When I got back to Victoria from San Francisco, this plant had exploded with giant leaves and rhubarb stocks.  I picked a whole bunch of them and turned it into a delicious crisp.  Now it’s making a come back and I think I will repeat this soon.  It’s so delicious.  This takes no management from me.  I don’t water it, or weed around it.  I simply pick the ripe rhubarb and eat it.  How easy is that!  I didn’t even buy this plant.  It was a gift from another gardener!

Apple tree

In our yard we have this small apple tree, a giant apple tree and a giant pear tree.  But the little one produces my favourite fruit.  We don’t spray our trees (some people do to control the bugs) and we have a lot of wormy apples, but I think it’s worth it to cut them up and turn into pie.  I don’t mind the bugs.  I’m sure there are natural alternatives to spraying, but I haven’t learned them yet.  Also, I should prune this tree more.  But, as you know, I’m lazy.  It doesn’t always get done.  Pruning apple trees should be done before the buds come out.  You know, when it’s rainy and miserable in February and all you want to do is stay inside curled up with a cup of tea and a good book?  Yup.  That’s when you should go outside and prune the apple tree.  Maybe next year.

Blueberry plant

I think that blueberry flowers are the sweetest things.  I have two blueberry plants.  This one is in a pot on my patio.  It does amazingly well.  This is it’s second year and it is COVERED in blooms.  I can’t wait to be out barbecuing and eat some of those ripe blueberries.  It gets a lot of sun here, and I water it when I remember.  The other blueberry plant is out by the raspberries.  It doesn’t get much sun, and is getting crowded out.  As such, it doesn’t produce much.  I guess I should move it somewhere else.  It would be much happier.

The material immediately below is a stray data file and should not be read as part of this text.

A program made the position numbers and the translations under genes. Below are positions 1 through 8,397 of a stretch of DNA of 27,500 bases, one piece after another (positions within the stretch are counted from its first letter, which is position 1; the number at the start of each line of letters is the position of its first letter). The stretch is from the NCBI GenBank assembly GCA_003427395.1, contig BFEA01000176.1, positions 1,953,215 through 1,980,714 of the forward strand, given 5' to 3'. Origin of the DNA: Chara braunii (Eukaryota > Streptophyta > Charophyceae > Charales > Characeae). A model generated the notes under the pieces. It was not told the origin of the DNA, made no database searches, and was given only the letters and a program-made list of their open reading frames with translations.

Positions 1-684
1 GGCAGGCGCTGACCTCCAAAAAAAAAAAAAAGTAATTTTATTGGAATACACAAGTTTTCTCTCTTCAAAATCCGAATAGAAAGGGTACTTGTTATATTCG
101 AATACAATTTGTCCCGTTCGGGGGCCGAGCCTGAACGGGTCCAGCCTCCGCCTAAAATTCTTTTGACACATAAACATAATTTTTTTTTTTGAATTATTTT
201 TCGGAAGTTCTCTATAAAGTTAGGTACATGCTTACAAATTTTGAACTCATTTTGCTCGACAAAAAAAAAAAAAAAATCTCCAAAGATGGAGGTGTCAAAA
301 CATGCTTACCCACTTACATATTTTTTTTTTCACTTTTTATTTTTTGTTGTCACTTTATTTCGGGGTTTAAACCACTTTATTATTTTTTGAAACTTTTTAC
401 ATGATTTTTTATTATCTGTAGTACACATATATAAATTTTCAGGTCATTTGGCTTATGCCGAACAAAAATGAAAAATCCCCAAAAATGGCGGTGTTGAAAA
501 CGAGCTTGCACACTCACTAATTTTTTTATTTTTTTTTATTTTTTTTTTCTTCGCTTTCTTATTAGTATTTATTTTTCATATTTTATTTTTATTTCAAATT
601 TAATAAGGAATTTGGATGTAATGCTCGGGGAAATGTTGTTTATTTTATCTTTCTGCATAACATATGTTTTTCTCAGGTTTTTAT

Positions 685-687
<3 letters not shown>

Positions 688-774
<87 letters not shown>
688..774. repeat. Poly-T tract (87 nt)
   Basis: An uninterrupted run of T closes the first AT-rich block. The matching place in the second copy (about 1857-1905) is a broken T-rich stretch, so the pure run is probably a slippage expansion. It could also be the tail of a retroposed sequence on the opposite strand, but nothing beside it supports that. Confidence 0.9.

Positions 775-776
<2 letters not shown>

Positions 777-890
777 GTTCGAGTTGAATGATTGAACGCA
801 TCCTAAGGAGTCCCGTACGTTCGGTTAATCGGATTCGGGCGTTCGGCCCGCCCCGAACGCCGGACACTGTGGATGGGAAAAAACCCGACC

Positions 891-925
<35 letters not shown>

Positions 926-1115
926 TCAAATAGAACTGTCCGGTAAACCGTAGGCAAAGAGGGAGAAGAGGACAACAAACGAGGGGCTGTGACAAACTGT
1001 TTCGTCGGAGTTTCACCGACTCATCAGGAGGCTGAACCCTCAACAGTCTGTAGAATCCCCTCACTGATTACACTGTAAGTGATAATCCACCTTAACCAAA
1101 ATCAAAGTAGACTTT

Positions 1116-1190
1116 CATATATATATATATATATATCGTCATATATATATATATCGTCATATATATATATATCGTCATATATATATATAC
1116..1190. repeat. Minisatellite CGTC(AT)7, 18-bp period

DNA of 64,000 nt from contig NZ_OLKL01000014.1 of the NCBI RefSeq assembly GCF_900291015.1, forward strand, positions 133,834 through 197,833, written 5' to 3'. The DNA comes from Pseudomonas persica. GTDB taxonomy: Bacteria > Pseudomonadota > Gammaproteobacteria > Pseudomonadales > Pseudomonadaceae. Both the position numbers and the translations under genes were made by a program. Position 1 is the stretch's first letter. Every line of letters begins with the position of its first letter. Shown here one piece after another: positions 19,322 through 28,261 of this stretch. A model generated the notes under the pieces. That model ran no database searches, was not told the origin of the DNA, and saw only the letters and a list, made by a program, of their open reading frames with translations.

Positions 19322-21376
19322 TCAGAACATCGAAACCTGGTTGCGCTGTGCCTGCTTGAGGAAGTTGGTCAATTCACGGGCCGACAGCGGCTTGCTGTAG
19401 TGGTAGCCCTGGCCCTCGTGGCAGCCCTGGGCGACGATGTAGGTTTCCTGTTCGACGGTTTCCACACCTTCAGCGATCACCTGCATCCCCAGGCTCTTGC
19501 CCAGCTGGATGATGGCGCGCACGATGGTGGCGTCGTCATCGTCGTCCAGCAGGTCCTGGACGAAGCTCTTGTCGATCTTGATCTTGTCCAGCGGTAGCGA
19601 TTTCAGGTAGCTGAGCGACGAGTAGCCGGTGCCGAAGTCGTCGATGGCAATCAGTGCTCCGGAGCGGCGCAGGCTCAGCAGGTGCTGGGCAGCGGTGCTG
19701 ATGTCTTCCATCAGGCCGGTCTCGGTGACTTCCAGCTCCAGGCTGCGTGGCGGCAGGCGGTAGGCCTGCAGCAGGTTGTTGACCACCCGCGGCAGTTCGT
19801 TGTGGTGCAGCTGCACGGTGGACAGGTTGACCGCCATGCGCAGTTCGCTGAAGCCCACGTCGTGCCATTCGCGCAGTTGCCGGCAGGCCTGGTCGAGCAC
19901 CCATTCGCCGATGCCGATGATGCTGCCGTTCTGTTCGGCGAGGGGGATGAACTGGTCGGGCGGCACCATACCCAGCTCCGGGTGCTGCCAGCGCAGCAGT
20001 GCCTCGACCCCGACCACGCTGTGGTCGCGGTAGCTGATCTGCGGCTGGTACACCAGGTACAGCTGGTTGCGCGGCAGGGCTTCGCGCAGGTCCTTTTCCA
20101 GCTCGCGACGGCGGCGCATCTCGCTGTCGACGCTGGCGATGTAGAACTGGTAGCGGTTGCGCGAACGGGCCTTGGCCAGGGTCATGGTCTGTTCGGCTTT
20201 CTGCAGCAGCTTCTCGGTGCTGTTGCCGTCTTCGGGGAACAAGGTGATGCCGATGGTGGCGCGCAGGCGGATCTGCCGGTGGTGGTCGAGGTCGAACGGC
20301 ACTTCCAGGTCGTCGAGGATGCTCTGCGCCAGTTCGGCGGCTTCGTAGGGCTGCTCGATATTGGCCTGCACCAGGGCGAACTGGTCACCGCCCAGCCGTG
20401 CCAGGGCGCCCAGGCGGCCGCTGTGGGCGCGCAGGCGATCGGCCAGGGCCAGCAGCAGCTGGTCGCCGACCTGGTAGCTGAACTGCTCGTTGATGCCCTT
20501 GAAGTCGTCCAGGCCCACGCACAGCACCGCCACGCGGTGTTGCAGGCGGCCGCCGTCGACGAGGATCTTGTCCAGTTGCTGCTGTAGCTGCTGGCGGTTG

Herbs are my friends.  I plant them in pots outside my back door so that I don’t have to go very far when I want to put them in a salad or cooking.  Some take more attention than others.  My favourite herbs that seem to do just fine with my kind of neglect are these chives and their neighbouring parsley.  I use them both all the time and they keep coming back year after year and I never remember to water them.  Sadly, the parsley is under a birds nest.  Nothing quite like bird-poo-parsley.  I try to pick the leaves that don’t have any white spots.

And that’s it!  Your tour of my neglectful garden.  I’m always amazed at how much food I can grow without doing any work.  Sure, I like peas, carrots, squash, tomatoes and beans as much as the next person, but when I don’t live in the same city as my plants, there’s only so much I can do.  So, if you’re the kind of gardener that likes to have produce, but doesn’t like to (or have the time to) put in the work, I would highly suggest a garden like this one!


ps.  Today I’m going to try my first batch of Macarons!

Read Full Post »


I got this book in San Francisco and I’ve been trying to find the time to try out the recipes.

I got some almond flour at the store today, so hopefully I’ll find the time to try them this week.  I’ll have lots of volunteers to test these on, right?


Read Full Post »

As many of you know, I’m back in Victoria.  There are many reasons for this, but the reason I came back so soon is that a few of my friends are having babies!  If you don’t know already, I am a doula (a birth helper) and I am planning on helping these lovely friends of mine with their babies.  As you also know, I like knitting.  Hence this post.

One baby has been born so far.  She is as cute as can be!

In celebration of cute babies, I decided to knit some cute bunnies.  I found a beautiful, organic yarn down in San Francisco and thought it would be perfect to make a bunny with a subtle stripe.  As an added bonus, the store was closing and I got it for 40% off!  I’m sad that the store is closed now, it had some beautiful yarns, but I’m glad I caught the sale.  I’m using this pattern by Louisa Harding, which makes either a bunny, a cat, or a bear.  But the bunny’s floppy ears and pompom tail won me over right away.

And so, I have for you….    Cute Bunny #1

This next one, I think, shows the colours of the yarn a bit better.  I took it with the flash to see what the best result was.  I like the general lighting in the first one, but the second is a bit closer to the real colour.  Also, look at that tail!

The next one I’m going to try something a little different, but I want it to be a surprise for that baby and his mom, so since she reads here, everyone will have to wait and see!

Happy Saturday


Read Full Post »

Older Posts »